The Hammerklavier opens with a mad hell-for-leather charge across the bar lines without any rests; this level of impaction is visceral and also idiosyncratic to the point of perversity. Where Kempff prefers neatness and Schnabel portentous, if untidy, control and where Solomon delivers magisterial and patrician eloquence, Aitken rides roughshod through the opening movement. His anti-romantic slow movement is a compound of some rhetorical drama and quite hard and fleet playing. Heís certainly not over given to any molto sentimento indication and the primary impression one takes of his Beethoven playing, if one accepts rhythmic instabilities as inherent, is of a tough, rather off-putting, cold and uneven musician.

I find his Schubert more convincing, though still highly personalised. A number of his voicings in D959 are idiosyncratic to say the least. Here though he seems more stable in rhythm than in Beethoven, with playing in the main thatís straightforward, cool, somewhat clinical. The Andantino receives a performance of clipped detachment, rather formal, with not much pedal, some rubati that will not necessarily please - and are no substitute for timbral warmth - insistent halts, and staccato-ish articulation. Thereís none of Kempffís measured if occasionally aloof warmth, much less Schnabelís huge gravity. After a great Schubertian Aitkenís playing in the finale can sound, whilst not uninteresting, perhaps a touch prosaic and lacking in imagination. The B flat major D960 opens in extrovert and very public fashion though his rhythm can race alarmingly. Once again though the slow movement finds him rather curt, abrupt and unengaging. Thereís a great deal of difference between attempting a corrective to overtly sentimentalised performances of the slow movements in late Schubert and withdrawing altogether into inert detachment. So, banish thoughts of Kempff, Curzon (another Schnabel pupil) or Schnabel himself, much the slowest of this august trio.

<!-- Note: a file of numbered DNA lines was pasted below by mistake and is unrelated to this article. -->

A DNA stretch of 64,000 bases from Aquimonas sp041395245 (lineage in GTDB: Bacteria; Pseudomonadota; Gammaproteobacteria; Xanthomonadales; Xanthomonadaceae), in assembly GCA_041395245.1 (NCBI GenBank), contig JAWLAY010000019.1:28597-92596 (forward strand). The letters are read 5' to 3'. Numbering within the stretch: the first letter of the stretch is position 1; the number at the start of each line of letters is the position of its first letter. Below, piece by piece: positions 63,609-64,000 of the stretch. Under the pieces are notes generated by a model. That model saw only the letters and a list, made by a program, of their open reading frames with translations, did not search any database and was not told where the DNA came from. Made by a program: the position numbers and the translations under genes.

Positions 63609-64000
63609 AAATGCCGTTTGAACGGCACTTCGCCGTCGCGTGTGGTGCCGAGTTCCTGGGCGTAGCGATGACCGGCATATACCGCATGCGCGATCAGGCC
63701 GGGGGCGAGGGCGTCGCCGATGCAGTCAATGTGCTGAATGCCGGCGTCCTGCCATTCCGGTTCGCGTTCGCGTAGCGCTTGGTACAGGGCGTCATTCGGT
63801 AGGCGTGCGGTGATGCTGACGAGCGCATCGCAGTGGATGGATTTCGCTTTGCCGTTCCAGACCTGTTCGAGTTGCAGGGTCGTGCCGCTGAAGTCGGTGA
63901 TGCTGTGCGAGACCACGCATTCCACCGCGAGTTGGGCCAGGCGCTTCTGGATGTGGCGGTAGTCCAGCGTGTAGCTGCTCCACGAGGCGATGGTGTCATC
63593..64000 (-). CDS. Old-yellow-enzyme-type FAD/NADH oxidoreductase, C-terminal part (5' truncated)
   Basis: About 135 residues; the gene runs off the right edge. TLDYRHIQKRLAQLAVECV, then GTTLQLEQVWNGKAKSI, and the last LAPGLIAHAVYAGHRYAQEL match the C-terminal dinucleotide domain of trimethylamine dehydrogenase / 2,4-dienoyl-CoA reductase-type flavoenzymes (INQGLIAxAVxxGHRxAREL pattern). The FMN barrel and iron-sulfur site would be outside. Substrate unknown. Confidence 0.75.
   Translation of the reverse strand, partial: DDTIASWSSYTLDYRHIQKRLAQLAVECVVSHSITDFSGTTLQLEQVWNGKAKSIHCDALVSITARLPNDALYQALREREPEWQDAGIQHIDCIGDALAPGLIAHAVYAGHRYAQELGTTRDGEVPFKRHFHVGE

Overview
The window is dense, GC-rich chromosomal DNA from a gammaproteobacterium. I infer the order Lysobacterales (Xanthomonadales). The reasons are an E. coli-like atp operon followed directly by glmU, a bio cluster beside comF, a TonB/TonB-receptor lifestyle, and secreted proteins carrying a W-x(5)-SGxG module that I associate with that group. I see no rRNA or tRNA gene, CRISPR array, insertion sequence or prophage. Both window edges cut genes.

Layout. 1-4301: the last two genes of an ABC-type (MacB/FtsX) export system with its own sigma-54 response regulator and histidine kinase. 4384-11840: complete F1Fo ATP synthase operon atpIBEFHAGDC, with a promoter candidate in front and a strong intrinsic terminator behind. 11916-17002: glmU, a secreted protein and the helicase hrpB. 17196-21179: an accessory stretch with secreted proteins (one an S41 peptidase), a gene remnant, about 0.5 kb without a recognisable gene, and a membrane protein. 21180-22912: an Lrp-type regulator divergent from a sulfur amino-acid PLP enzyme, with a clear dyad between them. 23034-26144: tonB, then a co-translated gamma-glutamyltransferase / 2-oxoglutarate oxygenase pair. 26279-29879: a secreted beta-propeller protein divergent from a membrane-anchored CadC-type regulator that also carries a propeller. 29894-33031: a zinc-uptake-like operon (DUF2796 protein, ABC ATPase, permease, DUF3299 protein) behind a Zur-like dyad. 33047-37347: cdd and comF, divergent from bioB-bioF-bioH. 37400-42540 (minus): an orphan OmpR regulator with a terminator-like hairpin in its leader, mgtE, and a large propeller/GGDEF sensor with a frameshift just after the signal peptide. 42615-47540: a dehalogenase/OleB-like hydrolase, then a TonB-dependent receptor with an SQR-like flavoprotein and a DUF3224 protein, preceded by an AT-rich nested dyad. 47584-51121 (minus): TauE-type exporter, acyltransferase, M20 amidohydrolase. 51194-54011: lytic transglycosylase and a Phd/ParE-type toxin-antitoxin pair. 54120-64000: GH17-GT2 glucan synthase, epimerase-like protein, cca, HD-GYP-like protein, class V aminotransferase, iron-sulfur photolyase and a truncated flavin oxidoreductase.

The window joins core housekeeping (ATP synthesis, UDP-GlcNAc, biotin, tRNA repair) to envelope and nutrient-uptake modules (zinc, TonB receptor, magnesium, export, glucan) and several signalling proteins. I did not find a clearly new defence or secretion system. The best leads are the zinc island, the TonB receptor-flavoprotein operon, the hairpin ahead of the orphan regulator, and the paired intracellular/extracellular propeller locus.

As for the recordings, the 1950 discs are in somewhat murky sound; not objectionably so, but with reduced range and rather boxy. The Schuberts come with a live acoustic, scarping chairs and some coughs; again rather par for the course for an amateur set up. And yet. Whilst I donít warm to Aitken at all, other significant judges did. B H Haggin for example admired him enormously, as did Virgil Thomson. Maybe the essence of his intractable pianism doesnít fully come across in these performances Ė perhaps we lose something of his withdrawn individualism. Whatever may be the case, Bandoneon has done Aitken proud in this two-disc set, copiously annotated, which includes a reprinted Aitken essay, a small biography, and a "lineage" of great Beethoven and Schubert pianists on record that is interesting to read and seldom easy with which to disagree. Clearly their determination to present his recordings is a labour of love and admiration. There are also other performances of his to which one can listen on their website Ė from which this set is available. As they say on the adverts, you canít buy this in the shops.

Jonathan Woolf